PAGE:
“I kind of used my injury as motivation, because I was just itching to get back. I just wanted to get back into it and be better than I was,” Miller said. “I think [Madison] is a great coach. She knows what’s going on all the time. She’s been there before. She knows what it’s like.”

Hempfield leads off with the Howard sisters, freshman Lauren and junior Maggie, at the top of the lineup. Lauren is a speedy shortstop who is already drawing rave reviews for her play in only six games at the varsity level, and Maggie is a Georgetown recruit with a refined all-around game in right field. Both sisters are hitting .368 so far this year.

With a .368 batting average, junior right fielder and Georgetown recruit Maggie Howard is one of several key players at the top of Hempfield’s lineup. (Courtesy of Hempfield softball)

Batting third is 6-1 junior Peyton Heisler, a Penn recruit who covers a ton of ground in center field for the Spartans, and designated player Hannah Uhrinek bats cleanup. Heisler is tied with Miller for the team lead with a .412 batting average through six games.

“She was just really receptive of any ideas we had of how we could better the team. Not that coach Kalp didn’t do that, but he kind of just had his own ways, and they worked,” Heisler said. “Basically everything is the same other than [Madison] as a person. I like that. I like the way coach Kalp was very down to the minute in our practices. Our practices still now are very, very organized.

“I feel like if another high school came and watched one of our practices, they would honestly be scared before they played us.”

Scrolling through the rest of the lineup, it’s hard to find many holes or weaknesses as you get to the back end. Sophomore catcher Allie Cervola and freshman left fielder Claire Mitchell are already providing some added pop toward the bottom of the order, and second baseman Sarah Podkul is known as an elite bunter and base-stealing threat. Third baseman Mia Bandieramonte also provides vital leadership as the team’s only senior starter.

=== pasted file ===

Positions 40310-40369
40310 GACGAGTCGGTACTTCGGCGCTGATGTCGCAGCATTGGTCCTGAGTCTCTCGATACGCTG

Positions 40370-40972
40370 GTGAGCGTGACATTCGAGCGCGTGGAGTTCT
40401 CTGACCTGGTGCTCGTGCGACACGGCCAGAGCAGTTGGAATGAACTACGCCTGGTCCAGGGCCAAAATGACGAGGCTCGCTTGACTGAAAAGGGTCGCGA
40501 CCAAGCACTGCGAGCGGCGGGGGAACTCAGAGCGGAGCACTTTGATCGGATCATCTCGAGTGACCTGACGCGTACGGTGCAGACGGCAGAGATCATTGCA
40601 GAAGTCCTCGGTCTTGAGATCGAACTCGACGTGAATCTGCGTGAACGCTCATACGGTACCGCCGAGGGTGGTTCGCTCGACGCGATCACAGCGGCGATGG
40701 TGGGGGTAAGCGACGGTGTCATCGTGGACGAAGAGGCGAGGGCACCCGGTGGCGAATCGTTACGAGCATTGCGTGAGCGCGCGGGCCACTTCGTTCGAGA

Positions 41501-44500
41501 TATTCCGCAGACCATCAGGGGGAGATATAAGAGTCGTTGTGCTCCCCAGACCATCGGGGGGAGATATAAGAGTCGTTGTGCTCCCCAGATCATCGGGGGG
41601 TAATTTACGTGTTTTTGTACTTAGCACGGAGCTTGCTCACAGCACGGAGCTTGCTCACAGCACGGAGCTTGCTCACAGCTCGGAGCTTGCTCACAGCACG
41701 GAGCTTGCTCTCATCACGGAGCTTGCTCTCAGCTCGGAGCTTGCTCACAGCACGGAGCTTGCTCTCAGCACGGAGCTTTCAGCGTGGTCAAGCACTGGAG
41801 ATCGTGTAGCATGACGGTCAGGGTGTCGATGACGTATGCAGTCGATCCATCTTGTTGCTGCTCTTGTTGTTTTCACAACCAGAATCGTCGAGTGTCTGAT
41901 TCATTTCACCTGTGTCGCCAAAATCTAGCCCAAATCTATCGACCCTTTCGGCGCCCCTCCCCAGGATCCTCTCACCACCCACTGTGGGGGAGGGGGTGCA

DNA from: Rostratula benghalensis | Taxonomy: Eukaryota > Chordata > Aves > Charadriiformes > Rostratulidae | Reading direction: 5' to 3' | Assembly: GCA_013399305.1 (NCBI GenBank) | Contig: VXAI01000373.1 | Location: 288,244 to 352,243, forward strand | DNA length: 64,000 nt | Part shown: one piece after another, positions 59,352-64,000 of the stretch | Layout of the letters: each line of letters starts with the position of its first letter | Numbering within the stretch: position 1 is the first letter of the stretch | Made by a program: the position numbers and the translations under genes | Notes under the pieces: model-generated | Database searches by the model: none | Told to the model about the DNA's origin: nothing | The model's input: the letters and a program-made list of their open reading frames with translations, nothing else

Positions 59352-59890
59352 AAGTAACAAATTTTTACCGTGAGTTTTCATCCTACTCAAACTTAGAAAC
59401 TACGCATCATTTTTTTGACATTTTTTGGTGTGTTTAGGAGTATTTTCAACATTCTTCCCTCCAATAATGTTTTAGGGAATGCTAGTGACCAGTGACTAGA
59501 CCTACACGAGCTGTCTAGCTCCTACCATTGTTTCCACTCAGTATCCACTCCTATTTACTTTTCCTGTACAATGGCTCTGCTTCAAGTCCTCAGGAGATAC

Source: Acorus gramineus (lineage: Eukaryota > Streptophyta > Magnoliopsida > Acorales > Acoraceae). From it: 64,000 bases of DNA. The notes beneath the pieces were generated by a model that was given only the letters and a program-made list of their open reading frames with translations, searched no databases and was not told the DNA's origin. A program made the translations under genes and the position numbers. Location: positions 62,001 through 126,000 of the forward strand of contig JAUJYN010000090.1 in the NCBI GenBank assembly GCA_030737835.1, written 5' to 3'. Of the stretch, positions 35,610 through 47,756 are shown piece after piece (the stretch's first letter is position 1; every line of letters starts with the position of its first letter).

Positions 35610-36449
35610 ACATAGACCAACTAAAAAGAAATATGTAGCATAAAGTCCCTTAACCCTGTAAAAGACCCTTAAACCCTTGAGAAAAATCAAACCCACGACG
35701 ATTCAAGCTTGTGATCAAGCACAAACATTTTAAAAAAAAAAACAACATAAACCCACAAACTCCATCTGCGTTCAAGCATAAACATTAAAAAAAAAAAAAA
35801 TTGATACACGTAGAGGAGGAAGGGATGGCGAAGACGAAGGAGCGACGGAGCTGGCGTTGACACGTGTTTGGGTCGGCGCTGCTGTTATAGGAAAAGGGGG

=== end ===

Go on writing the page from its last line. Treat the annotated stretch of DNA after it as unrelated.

“Sarah Podkul puts down bunts like crazy,” Heisler said. “I feel like we have a couple good players in the meat of our lineup, and we have a couple who are just able to put the ball in play and get some runs in when we need it.”

Knowing her team will need to be battle-tested in order to dethrone reigning champ Seneca Valley and avenge last year’s WPIAL semifinal defeat, Madison scheduled a who’s-who of high-caliber opponents for Hempfield’s non-section slate. And other than a rain-shortened 1-0 loss at North Allegheny that came with a bit of controversy as umpires called the tightly contested game in the bottom of the sixth inning, the Spartans have been virtually flawless.

Hempfield’s season started with back-to-back wins against a pair of foes with two of the most dangerous lineups in the area — first, a 6-3 win against defending WPIAL Class 5A champion Armstrong, then an 8-0 victory against Franklin Regional. After the loss at North Allegheny, the Spartans have since won three games in a row against Mt. Lebanon, Penn-Trafford and Canon-McMillan by a combined score of 21-2.

And with a high-profile showdown against Seneca Valley looming next Wednesday, Hempfield will have a chance to reassert itself at the top of the pecking order in Class 6A with a win against the Raiders. Madison isn’t focusing on that one yet, though. After all, the one-game-at-a-time approach has served her and her players well to this point.

Besides, she knows Kalp wouldn’t have it any other way.

“I try not to make the highs too high and the lows too low,” Madison said. “Everybody kind of knows what it means to put on a Hempfield uniform. … Just wearing a Hempfield softball uniform is pressure. In my opinion, it’s like a dynasty. It’s special.”

Steve is a sports writer at the Pittsburgh Post-Gazette, but he's currently on strike. Email him at

Steve Rotstein

Steve is a sports writer at the Pittsburgh Post-Gazette, but he's currently on strike. Email him at